Baylor staff member reflects on her military service

For Selina Wilbur, Veterans Day is an opportunity to appreciate our freedoms and be thankful for the sacrifices made by so many Americans over the years.

Wilbur, who is assistant vice president of the Baylor Improvement Group at Baylor College of Medicine, attended the U.S. Academy at West Point from 1989-1993 and served for a decade as an officer in the U.S. Army active reserve.

In honor of Veterans Day, Wilbur reflects on what inspired her service, challenges she overcame, and the lessons she has learned along the way.

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Wilber with her husband after graduating from West Point.

Q: Can you talk about your military journey? What inspired you to attend West Point?
A: My family did not have any military background, but I was recruited for soccer and when I visited, I fell in love with the academy. The deciding factor was I really wanted to do something challenging and completely different – and it definitely was that!

Q: What was the nature of your service after graduation?
A: After graduation, I joined the Quartermaster branch of the U.S. Army, helping to sustain and distribute supplies such as food, fuel, bullets, etc. I did my officer basic course at Fort Lee, Va., and then was stationed at Fort Hood, Texas – although my unit was deployed most of the time. After my active duty service, I was in the active reserve for 10 years.

Q: What was the most rewarding aspect of military service? Most challenging?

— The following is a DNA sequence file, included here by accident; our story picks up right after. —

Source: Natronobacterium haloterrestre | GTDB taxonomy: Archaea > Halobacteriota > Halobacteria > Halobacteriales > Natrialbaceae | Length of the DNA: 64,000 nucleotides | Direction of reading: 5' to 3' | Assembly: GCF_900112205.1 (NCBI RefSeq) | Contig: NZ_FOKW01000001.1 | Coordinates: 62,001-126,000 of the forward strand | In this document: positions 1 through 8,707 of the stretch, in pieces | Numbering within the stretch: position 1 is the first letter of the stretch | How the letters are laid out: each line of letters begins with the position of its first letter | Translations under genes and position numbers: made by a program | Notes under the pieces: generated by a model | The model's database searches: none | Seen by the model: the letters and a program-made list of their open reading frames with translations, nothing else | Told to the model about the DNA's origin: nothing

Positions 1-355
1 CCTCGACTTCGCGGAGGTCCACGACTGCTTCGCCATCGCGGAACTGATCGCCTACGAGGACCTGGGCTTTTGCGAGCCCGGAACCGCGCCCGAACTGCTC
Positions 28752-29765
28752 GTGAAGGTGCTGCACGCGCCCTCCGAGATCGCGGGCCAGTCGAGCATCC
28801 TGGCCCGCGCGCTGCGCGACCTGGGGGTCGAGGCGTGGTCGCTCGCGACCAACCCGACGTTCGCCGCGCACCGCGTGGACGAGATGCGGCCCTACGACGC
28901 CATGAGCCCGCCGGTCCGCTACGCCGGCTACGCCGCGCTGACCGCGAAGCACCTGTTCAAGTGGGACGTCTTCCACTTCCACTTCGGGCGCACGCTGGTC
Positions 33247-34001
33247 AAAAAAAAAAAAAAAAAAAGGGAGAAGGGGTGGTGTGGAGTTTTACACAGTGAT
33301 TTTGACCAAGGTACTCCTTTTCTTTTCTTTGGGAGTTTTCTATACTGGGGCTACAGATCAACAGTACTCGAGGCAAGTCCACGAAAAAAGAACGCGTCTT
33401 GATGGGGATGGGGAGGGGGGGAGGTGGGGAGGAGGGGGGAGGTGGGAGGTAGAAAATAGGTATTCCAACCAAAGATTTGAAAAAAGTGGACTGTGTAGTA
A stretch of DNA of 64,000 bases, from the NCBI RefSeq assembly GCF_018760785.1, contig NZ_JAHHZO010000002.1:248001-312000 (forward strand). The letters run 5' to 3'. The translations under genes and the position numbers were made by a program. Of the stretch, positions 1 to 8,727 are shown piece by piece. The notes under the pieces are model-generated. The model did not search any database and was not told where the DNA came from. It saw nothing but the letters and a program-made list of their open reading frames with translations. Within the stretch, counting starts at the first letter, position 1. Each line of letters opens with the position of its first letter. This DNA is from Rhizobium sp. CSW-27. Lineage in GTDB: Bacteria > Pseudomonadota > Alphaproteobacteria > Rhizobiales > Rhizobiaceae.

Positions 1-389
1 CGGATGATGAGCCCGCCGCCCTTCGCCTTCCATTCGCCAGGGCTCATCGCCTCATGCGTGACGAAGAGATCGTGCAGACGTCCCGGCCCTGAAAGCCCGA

A: The most rewarding were the other officers, NCOs, and soldiers I worked with. It’s a tight group and I didn’t really understand how special that was until I left the military – I have never experienced that level of camaraderie and support anywhere in civilian life.

The most challenging was my husband and I were both in the military and were deployed frequently. We did not have kids yet, but thinking about having to have a “family plan” for who would take our kids when both of us were deployed was really daunting.

While I know it is rewarding, the men and women who spend their entire careers in the military are making a personal sacrifice as well, even if they do not end up in combat.

Q: Does your prior service impact how you go about your day-to-day job?
A: It definitely made me like structure and to create structure in its absence! One of the jobs of the Baylor Improvement Group is to help create a good infrastructure at Baylor so projects can be more successful. I also appreciate that the military teaches leadership and gives you plenty of opportunities to practice and learn – my experiences at the academy and in the Army have armed me with practical leadership practices.

Q: What is the most memorable lesson that you learned from serving?
A: When you graduate from the academy, you are an officer – a 2nd Lieutenant. When I arrived at Fort Hood, I was assigned to lead a platoon of soldiers with a platoon sergeant. My platoon sergeant had 20 years of service. Technically, I outranked him. In reality, he was my lifeline. I learned so much from his experience and knowledge that he gained over his career. I was successful because of our partnership.

Additional Resources

PTSD in veterans: Know the signs and ways to cope

Understanding the role of physicians in the military

-By Nicole Blanton

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